So Two Atheists Are Playing Cards And One Says to the Other . . .
|August 21, 2012||Posted by Barry Arrington under Intelligent Design|
Watching atheists debate moral issues is fascinating. Like a man wading a river with water up to his nose and saying “water, what water?” they are up to their noses in irony and yet appear to be completely oblivious to it.
Two atheists debating moral issues are like two card players arguing over whether a particular play is legal when one of them is judging the play by the rules of bridge and the other is judging the play by the rules of poker.
The rules of bridge and the rules of poker, like the rules of all card games, are arbitrary. Arbitrary rules work fine so long as all the players agree to abide by them. But what happens when I want to abide by the rules of bridge and you want to abide by the rules of poker? Who gets to decide whether the arbitrary rules of poker or the arbitrary rules of bridge apply? The answer, of course, is there is no standard by which we may judge whether the rules of poker are superior to the rules of bridge. It is a matter of preference.
Sal’s post about Richard Dawkins’ views on infidelity reminded me of Phillip Johnson’s famous “the grand sez who” article.
Atheists’ moral “rules” are nothing but expressions of preference. Dawkins asks “Why should you deny your loved one the pleasure of sexual encounters with others, if he or she is that way inclined?” Given atheist premises there is no possible answer to this question other than “I prefer not to.” Dawkins apparently prefers otherwise. Who is to judge between the two preferences?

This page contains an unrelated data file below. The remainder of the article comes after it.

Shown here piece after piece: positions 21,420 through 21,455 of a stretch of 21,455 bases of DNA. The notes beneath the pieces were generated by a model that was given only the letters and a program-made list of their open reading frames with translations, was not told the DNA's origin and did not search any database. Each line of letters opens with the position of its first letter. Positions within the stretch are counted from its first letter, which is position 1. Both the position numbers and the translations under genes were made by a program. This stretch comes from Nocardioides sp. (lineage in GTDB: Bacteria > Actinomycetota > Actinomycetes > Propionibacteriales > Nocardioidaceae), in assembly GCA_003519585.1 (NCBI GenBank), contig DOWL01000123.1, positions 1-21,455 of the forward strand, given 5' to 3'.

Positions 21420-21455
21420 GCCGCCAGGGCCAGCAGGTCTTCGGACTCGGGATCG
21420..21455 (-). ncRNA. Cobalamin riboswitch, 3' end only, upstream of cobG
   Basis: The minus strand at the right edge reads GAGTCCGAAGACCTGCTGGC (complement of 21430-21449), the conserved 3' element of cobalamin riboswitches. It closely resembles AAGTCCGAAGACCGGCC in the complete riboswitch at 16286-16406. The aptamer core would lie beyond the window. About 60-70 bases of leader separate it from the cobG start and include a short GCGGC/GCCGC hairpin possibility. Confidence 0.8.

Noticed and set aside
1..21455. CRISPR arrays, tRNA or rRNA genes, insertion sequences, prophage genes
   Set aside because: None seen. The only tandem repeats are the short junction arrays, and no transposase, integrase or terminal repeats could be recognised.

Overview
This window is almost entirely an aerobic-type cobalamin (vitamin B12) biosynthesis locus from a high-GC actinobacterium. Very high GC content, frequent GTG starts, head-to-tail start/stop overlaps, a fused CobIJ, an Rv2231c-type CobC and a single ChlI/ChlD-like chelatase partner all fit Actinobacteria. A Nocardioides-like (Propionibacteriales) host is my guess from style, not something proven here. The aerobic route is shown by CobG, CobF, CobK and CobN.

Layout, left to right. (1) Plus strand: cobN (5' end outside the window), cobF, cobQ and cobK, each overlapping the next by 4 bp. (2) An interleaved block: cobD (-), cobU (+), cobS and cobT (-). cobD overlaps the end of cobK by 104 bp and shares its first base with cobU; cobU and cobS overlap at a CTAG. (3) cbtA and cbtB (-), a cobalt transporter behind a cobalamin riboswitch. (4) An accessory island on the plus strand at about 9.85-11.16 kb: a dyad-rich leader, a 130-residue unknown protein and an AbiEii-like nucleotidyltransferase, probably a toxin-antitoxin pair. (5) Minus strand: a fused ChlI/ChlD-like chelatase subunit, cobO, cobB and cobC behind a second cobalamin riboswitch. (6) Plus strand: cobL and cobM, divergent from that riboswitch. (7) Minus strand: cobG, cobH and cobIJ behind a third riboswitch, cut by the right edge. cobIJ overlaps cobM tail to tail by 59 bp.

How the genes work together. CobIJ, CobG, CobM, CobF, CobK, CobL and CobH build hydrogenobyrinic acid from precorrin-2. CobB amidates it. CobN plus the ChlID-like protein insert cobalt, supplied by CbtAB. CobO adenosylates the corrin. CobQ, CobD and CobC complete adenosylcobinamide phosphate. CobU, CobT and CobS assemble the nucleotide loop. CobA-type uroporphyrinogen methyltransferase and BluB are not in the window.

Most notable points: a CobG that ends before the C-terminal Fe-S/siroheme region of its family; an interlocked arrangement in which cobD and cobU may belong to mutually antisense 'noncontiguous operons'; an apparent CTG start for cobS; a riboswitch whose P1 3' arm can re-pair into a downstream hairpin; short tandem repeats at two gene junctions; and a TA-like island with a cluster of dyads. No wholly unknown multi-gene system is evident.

Notice here that the utilitarian/consequentialist “harm principle” to which many atheists instinctively resort when it comes to moral questions does absolutely no good. Let’s assume the wife prefers monogamy and the husband wants to sleep around. The “traditional values” atheist says the wife’s position is the moral position because infidelity harms her in obvious ways. Dawkins says the wife should lighten up, because not only is she not harmed in any way, but also her narrow-minded anti-free love bigotry is harmful to the husband, because it denies him pleasure to which he is inclined. On what ground can we judge between the asserted harms? There is none.
Notice also that evolutionary storytelling is singularly unhelpful. Dawkins says we evolved to have sexual jealousy. Does he not also have to say that the urge to have sex with more than one partner is an evolved trait? After all, on his premises there is no other explanation for the existence of that trait. So when one evolved trait conflicts with anther evolved trait who gets to decide which evolved trait should prevail? In this particular instance Dawkins has volunteered to show us the way, but why should anyone care what Dawkins’ arbitrary preferences are as opposed to the arbitrary preferences of, say, the Pope?
At the end of the day, on atheist premises good and evil are empty concepts. There is only “I prefer.” In other contexts Dawkins himself expresses this plainly when he writes that we live in a universe that has “no design, no purpose, no evil and no good, nothing but blind, pitiless indifference.” Why, then, does Dawkins believe he has any warrant to lecture us on moral issues? After all, the obvious answer to any moral assertion he may make is “sez who?”to which he must answer “sez me.” And the obvious answer to that is “why should I care what you say” to which the answer is . . . [crickets].